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Ground level ozone = smog?

  1. Mar 27, 2004 #1
    Hi, I have to do a report on ground level ozone and was just wondering if that is just another word for smog. Also, I need help in answering the following questions:

    b) What are mechanisms of the reactions that lead to the production of ground level ozone?

    c) What is the connection between the production of ozone and kinectics?

    Any help is greatly appreciated. If any information that you write here is taken from another website, could you please leave the link as well so I could investigate further. Thanks.
  2. jcsd
  3. Mar 29, 2004 #2
    Smog is a colloid, or more specifically, a solid and liquid dispersed in a gas.

    Ground level ozone is a pollutant that oxidizes compounds which then mixes with air, water vapor, and dust to form photochemical smog. This ozone is produced from unburned hydrocarbons from things such as internal combustion engines and occurs in several steps.

    1. Sometimes nitrogen combines with oxygen in the engine's cylinders, producing the free radical NO: N2 + O2 --> 2NO

    2. When these free radicals reach the air, it again reacts with oxygen to produce NO2 radicals that react with water vapor to form HNO3:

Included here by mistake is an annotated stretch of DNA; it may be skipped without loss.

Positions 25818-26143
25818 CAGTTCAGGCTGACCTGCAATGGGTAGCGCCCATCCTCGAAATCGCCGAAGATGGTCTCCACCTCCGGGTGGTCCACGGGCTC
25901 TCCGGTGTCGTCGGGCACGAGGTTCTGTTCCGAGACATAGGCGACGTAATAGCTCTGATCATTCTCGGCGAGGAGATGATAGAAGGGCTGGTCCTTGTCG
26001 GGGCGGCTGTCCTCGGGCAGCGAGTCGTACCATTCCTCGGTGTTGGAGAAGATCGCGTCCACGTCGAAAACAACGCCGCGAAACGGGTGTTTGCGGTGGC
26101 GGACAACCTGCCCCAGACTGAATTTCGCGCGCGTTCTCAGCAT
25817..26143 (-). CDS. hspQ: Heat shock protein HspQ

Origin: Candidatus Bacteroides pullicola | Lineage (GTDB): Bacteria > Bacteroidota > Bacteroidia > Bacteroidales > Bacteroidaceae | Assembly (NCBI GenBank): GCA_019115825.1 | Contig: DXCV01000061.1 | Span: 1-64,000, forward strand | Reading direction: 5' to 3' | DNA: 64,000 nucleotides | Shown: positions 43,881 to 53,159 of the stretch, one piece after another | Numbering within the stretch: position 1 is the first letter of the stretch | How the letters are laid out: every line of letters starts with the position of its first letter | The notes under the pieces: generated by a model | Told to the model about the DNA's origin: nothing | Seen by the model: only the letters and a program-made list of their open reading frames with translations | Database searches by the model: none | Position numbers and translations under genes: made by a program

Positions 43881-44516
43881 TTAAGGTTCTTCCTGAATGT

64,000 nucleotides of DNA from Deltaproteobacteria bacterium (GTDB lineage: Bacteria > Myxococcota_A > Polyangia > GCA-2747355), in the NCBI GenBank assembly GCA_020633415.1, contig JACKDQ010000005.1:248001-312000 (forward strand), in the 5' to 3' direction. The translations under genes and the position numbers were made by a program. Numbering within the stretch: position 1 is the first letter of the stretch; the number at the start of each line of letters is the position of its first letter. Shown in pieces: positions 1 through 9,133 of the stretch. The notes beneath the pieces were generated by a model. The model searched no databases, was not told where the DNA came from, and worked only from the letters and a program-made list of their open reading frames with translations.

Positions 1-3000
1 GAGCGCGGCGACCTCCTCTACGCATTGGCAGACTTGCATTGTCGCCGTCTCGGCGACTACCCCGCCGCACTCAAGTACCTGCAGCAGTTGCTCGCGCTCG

a. 2NO + O2 -->2NO2
    b. 3NO2 + H2O --> NO + 2HNO3

    3. Sunlight reacts with the NO formed in the second reaction that splits it up into nitrogen and oxygen: NO2 --sunlight--> NO + O

    4. The free oxygen reacts with O2 atoms to form ozone: O + O2 --> O3

    I got this from the Modern Chemistry book by Holt, Rinehart, and Winston.
    Im not quite sure about the kinetics, but maybe it is related to temperature (the higher the temperature the faster the rate due to more energetic particles).

    This link shows the environmental effects of ground-level ozone:
    http://www.epa.gov/ttn/oarpg/naaqsfin/o3health.html [Broken]
    Last edited by a moderator: May 1, 2017
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